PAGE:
2013 Cadillac Escalade Quick Drive

Still just a fancy Tahoe.

The idea of a big, full-size SUV as daily transportation is as 1990s as MTV playing music videos. Yet here we are, behind the wheel of a luxury version of the full-size Chevrolet Tahoe, also known as the 2013 Cadillac Escalade. You may wonder why Cadillac--in this age of hybrids, eco-friendly driving, and fuel-efficient everything--still makes this huge behemoth of a transport, but the answer is really quite simple.


The vehicle you see on this page costs $75,000, give or take. For that, you essentially get a Chevy Tahoe with Cadillac badges, nicer headlights, softer leather, and a bigger profit margin for each one General Motors sells. That's not just us being snarky, either: Mechanically, there's very little daylight between the Tahoe and its upscale cousin, and the added Cadillac frosting doesn't add a lot to the company's costs. Visually, they're even less distinct: we challenge anybody outside of GM's design department to distinguish the two silhouettes.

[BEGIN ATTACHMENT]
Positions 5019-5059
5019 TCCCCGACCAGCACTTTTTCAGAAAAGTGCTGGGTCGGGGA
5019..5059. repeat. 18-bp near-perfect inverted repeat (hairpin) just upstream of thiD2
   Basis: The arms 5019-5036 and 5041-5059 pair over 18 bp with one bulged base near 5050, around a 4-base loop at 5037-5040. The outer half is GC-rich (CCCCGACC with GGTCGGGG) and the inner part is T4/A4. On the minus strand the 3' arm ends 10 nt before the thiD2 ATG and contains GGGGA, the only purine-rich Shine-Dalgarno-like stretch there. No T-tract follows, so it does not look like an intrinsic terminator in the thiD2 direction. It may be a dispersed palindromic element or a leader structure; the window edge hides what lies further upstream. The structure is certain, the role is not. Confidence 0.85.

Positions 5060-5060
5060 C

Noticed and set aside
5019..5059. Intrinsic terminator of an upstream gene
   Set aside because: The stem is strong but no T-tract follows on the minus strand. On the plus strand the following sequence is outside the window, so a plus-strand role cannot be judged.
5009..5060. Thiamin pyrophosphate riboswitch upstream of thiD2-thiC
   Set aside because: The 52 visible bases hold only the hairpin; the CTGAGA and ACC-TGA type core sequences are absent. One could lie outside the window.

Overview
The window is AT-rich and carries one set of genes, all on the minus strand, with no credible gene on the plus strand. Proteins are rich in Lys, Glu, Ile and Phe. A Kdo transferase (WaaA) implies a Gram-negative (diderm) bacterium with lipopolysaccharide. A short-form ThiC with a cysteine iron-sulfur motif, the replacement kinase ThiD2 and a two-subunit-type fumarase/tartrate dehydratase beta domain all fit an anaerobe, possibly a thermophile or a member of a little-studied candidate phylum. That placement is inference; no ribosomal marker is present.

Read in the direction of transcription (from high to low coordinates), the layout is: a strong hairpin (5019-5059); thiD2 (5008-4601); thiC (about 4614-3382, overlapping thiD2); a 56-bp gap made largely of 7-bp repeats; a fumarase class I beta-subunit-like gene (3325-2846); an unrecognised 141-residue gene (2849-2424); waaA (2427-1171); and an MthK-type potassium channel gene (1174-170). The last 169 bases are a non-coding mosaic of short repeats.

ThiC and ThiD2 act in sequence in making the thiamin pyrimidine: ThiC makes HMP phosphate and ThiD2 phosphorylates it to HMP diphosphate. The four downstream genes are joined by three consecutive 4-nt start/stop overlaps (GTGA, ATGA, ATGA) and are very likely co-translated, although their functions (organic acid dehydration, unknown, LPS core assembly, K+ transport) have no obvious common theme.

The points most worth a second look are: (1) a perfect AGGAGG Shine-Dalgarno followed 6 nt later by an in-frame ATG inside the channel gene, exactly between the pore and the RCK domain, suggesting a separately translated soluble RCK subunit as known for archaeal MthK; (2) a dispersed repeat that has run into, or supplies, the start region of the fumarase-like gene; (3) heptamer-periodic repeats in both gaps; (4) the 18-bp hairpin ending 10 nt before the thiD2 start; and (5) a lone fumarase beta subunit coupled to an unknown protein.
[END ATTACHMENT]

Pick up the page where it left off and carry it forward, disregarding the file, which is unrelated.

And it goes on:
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But small differences matter, and a lot of small differences can add up to a significantly different vehicle from behind the wheel. It left us wondering: is this Cadillac really $25,000 better than a similarly equipped Chevrolet?

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Model and Price